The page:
By Erica Gilman
The morning of Sept. 10 was warm and the streets were full of color as the Worcester Pride Parade wound its way from Institute Park all the way to the Worcester Commons. My roller derby league was a part of the parade, and we were to skate behind the WPI Pride Alliance group.
At one point, the group poised to take a photo. The leader of the group announced that the photo would not be put on Facebook unless everyone felt comfortable with it being posted. For me, all it took was this one comment to realize the importance of what I was doing there. I wasn’t really there to skate through the streets wearing bright colors; I was there as a reminder that prejudice does exist, that 49 people in Orlando had been killed earlier this year, that numerous others have been killed across the world, and that kids sometimes do have to hide themselves from their family and friends. It’s a sobering thought that we as humans can not come to terms with other people for being themselves.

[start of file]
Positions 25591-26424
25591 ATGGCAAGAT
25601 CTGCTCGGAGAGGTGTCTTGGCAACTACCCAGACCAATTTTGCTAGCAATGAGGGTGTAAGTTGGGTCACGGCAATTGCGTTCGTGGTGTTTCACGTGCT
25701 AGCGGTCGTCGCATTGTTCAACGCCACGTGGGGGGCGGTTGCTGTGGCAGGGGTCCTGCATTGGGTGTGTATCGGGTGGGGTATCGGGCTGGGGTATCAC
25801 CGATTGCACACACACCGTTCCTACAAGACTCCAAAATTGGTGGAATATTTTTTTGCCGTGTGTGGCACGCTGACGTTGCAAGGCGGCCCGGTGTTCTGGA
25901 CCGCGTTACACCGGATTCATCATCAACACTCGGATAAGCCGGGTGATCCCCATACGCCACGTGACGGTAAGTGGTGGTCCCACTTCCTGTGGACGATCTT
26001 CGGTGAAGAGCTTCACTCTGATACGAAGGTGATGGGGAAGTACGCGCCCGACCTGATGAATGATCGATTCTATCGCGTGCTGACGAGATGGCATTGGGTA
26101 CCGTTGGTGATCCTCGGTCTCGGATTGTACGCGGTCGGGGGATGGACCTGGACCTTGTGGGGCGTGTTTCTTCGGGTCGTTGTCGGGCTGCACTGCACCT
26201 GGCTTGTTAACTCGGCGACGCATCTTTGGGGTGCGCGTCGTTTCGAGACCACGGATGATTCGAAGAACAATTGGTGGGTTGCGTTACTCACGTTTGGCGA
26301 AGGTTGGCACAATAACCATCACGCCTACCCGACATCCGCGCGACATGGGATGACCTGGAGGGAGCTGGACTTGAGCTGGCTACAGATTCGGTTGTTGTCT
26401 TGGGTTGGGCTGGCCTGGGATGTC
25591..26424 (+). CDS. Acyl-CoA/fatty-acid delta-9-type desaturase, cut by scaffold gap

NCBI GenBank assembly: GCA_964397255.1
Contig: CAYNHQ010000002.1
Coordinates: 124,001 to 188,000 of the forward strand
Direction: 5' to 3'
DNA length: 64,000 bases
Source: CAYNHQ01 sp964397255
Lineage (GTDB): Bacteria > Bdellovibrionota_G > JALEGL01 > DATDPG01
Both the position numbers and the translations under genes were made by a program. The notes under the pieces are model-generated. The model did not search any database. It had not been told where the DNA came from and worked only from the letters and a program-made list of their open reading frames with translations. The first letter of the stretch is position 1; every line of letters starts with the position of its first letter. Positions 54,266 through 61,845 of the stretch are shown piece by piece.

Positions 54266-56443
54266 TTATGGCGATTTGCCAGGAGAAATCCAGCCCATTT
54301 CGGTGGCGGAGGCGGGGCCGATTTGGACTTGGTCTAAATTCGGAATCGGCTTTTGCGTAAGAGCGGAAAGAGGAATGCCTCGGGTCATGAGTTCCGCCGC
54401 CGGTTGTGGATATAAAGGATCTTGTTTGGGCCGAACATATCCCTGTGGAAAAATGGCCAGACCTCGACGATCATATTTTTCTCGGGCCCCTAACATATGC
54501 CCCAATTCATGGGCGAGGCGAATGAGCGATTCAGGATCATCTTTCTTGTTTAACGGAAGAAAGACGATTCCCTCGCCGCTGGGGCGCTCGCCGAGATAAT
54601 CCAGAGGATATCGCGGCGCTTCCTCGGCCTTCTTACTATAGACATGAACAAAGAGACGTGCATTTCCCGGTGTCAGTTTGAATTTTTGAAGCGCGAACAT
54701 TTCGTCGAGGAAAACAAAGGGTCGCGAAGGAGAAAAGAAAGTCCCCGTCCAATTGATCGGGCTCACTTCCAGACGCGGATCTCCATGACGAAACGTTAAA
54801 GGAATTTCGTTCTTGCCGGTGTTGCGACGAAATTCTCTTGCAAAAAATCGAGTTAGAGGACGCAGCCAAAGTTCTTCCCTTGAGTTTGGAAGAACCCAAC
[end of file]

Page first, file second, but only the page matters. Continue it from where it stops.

What a weird thought, huh? Hate should not be a consequence of love, no matter who you feel it for.
I skated along the streets of Worcester with my friends, my team, and my community, reflecting on the importance of a parade such as this. This was a community screaming that we are still here, we are not changing for anyone, and we will not back down from those who seek to destroy us. We will fight on for equality and justice, not only for ourselves, but for those we have lost and for our children, who, yes, might one day tell us their gender isn’t what we think, who might confess love for their same-sex best friend, who might dress in drag because they feel damn gorgeous when they do.
When the parade ended and the other festivities began, it quite literally began to rain on our parade. I couldn’t help but look up to search for a rainbow in the sky.
This is such a well written article that truly reminds us of what is really important. Things like this are what I come here to see <3
Erica that is beautiful your such a smart talented young women and I’m proud to call you my grandaughter